Anna S. Mueller is a Sociologist and Assistant Professor in the Department of Comparative Human Development at the University of Chicago. She is also a Research Associate at the Population Research Center. She received her BA from Wellesley College in 2002 and her PhD in sociology in 2011 from the University of Texas at Austin with a traineeship from the Population Research Center at UT.
Broadly speaking, Mueller’s research examines how social relationships and social contexts shape adolescent health and wellbeing over the transition to adulthood. She is also interested in how schools, as social organizations, shape social relationships and opportunities to learn, thereby affecting the life chances of children. Her conceptual research interests are matched by her methodological interests in social network analysis, multi-level modeling, and in-depth case studies of adolescent societies. Currently, she has three on-going and interrelated research projects on suicide in adolescence and young adulthood with her colleague Seth Abrutyn at University of Memphis. These projects examine how exposure to the suicide deaths of significant others (e.g., friends, family or schoolmates) shape adolescent mental health and vulnerability to suicide by drawing on insights from social psychology, cultural sociology, sociology of emotions and social network theories.
The first project uses nationally representative survey data, multi-level modeling and social network analysis to improve our understanding of how and when the diffusion of suicide through social ties occurs. This work has emphasizes how (1) gender, (2) life course stage, (3) the relationship to the person who attempted or died by suicide, and (4) communication about suicide between friends shape suicide diffusion.
The second project involves an in-depth case study of a small, highly-integrated, majority white, wealthy, suburban U.S. community with a high number of youth suicide deaths (including a history of repeat or “echo” suicide clusters). Drawing from in-depth interviews, focus groups, and participant observation, this project identifies the structural and cultural forces within this community that render adolescents more vulnerable to suicide and shows how pressure to live up to high expectations can have unintended consequences for youth, such as generating an intense fear of failure, suppressing help-seeking, and reifying mental health stigma.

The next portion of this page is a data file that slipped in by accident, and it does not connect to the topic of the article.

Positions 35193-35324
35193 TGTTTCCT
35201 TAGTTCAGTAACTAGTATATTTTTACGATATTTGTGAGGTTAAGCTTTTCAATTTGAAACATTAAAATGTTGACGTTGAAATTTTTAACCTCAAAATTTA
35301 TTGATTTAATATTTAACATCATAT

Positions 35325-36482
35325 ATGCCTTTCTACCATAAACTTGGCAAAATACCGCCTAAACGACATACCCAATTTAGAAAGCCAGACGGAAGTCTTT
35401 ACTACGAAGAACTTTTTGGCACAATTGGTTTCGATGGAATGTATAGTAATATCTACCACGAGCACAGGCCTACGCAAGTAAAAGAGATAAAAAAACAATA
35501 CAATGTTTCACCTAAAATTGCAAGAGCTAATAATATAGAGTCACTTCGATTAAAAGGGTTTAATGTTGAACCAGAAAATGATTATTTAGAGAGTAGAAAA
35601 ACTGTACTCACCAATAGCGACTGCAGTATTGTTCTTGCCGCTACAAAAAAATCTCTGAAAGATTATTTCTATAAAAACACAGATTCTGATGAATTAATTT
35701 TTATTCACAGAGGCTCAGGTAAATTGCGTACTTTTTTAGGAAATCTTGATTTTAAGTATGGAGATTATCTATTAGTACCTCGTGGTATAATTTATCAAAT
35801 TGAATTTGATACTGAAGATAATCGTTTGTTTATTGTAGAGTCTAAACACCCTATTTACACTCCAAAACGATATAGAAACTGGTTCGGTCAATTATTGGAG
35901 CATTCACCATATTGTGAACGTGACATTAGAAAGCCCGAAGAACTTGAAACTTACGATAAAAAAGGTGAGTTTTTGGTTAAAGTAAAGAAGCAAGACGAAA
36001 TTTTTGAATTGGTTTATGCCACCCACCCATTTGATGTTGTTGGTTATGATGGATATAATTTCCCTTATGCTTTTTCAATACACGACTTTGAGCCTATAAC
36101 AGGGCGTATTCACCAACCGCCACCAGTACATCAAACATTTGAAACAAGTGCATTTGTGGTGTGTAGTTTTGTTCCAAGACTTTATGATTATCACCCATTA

Her final project leverages empirical insights from the first two projects to develop a more elaborate sociological theory of suicide. From this work, she has published several theoretical essays that develop the idea that the structure and cultural content of communities condition their role in preventing or promoting suicide. This work begins with Durkheim’s important insights on social integration/regulation and elaborates them using insights from the empirical projects and with ideas from social psychology, cultural sociology, sociology of emotions and social network theories.
Mueller’s research has been funded by the National Science Foundation, and her articles on suicide have received the Eliot Friedson Outstanding Publication Award from the Section on Medical Sociology of the American Sociological Association as well as best publication awards from the ASA Sections on Sociology of Mental Health, Children & Youth, and Emotions. Her research can be read in the American Sociological Review, American Journal of Sociology, Sociological Theory, Journal of Health and Social Behavior, and American Journal of Public Health, among others. She teaches courses on sociology of health, mental health, education, children/youth, gender, social networks, and social statistics.